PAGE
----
28. 28. 5.0 – Save Your Work, Render & Export Once your project is completed, you'll need to save it. Again, save the project in different locations, in the event one is accidentally deleted, or becomes corrupt you'll still have access to other versions. Next, you may need to do a RENDER prior to EXPORTING it into a format that is much more universal, such as an MP4, MOV, WMV, MPEG-2, etc. The rendering process can take some time to complete. This also depends on the type of hardware you have in your computer. Rendering a project means that it will now generate a finished (or semi-finished) project. When you EXPORT the file, you are making it available to be seen in any media player – VLC, Miro, Windows Media Player, QuickTime Player, Flash Player, DVD player, mobile device and so on. While it is possible to view, say, an MPEG-2 file on your computer, its not practical because this format needs to be burned to a DVD. Other formats, however, maybe ready for distribution via other means. 28
  29. 29. Step 5: Distribution Step 6: Feedback This simply means, how will your project be shared with If your video project is a key component to a much larger others. If you exported to an MPEG-2 file, then you can always project, its good practice to create a feedback form for your audience have this file and burn as many DVDs as you need them. If you to fill out and hand back to you. This is usually done by film choose to export to an MP4, it is possible to send this file to a mobile director when they offer private screenings to a limited number of device or hosted on a website for others to login and download. people. Based on the publics' feedback, directors and producers will go back to tweak or re-edit a project in order to maximize its appeal Before you begin creating multiple formats for mass with the audience. distribution, you should think about how your project is going to be viewed even before you start recording your project. This can be done a questionnaire that is handed out or electronically where the public goes to log onto a website, fill out Determining what the final outcome of your video will be at the form and submit it. The information can help you to produce a the beginning will save you time and frustration. For example, higher caliber project the next time around. knowing your video will be used in, say, a classroom presentation before shooting it means you can render and export to an MP4 or FLV format – which can be saved to a jump drive or in online storage space. Whereas, if you wanted to create DVDs, you have to take into consideration rendering to an MPEG-2, then using DVD Authoring software, design the interface, add your MPEG-2 file and let it render again to produce the final product. 29
  30. 30. Formats The following two media players can be used in place of the QuickTime Player and Windows Media Player. AVI - Audio Video Interleave, is a format that saves your video in nearly a RAW state. Meaning, this is uncompressed and the Miro - http://www.getmiro.com/ resulting file will be massive when compared to the other format VLC - http://www.videolan.org/ mentioned here. One second of uncompressed video is approximately 3MB. Its also never a good idea to store video, especially AVIs on the same hard drive as your files and programs. MPEG - An international standard for encoding and compressing video images. Moving Picture Experts Group MPEG-2 – This is a format used to produce a professional DVD. Every Hollywood studio that puts out films will use this format for their DVDs. MPEG-4 (or MP4) – A format used for mobile devices. Small file size and great quality have made this a popular format. SWF - ShockWave File are mostly used in online video games. FLV - Flash Video requires the Flash Player plug-in. WMV - Windows Media Video from Microsoft to be used with their Windows Media Player MOV - QuickTime Movie from Apple requires the QuickTime Player in order to view these files. DIVX - Used in streaming online video. 30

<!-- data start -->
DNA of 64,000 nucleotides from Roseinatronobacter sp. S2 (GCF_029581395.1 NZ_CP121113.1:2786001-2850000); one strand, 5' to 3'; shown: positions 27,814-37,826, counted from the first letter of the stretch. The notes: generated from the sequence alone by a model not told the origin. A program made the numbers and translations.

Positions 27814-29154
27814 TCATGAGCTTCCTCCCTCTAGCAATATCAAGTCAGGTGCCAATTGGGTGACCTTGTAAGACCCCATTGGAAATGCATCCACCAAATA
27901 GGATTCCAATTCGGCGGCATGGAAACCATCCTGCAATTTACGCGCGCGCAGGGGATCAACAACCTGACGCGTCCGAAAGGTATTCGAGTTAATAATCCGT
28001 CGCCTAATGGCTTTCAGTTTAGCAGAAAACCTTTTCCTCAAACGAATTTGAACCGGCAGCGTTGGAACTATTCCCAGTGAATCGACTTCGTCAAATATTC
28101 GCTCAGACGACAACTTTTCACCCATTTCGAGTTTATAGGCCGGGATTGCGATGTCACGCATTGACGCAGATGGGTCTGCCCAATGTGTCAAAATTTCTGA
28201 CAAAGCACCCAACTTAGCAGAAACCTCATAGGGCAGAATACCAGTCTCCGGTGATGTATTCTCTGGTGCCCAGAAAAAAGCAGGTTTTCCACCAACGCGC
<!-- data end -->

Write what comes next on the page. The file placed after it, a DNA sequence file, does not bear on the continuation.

31. 31. Resources Notes Save Favorites or Bookmarks online - Symbaloo - http://www.symbaloo.com/ SymbalooEDU - http://www.symbalooedu.com/ Media Converter - SUPER - http://www.erightsoft.com/SUPER.html Scripts & Storyboards - Celtx - http://celtx.com/ LibreOffice - http://www.documentfoundation.org/ OpenOffice - http://www.openoffice.org/ Image & Photo Editors - Aviary - http://www.aviary.com/ GIMP - http://www.gimp.org/ Paint.Net - http://www.getpaint.net/ Pixlr - http://pixlr.com/ Sumo - http://www.sumopaint.com/home/ Audio Recording / Voice Recording - Audacity - http://audacity.sourceforge.net/ Audio Recording / Music Creation - Aviary - http://www.aviary.com/ Hydrogen - http://www.hydrogen-music.org/ LMMS - http://lmms.sourceforge.net/ DVD Creator - DVD Styler - http://www.dvdstyler.de/en/ 31

More Related Content

×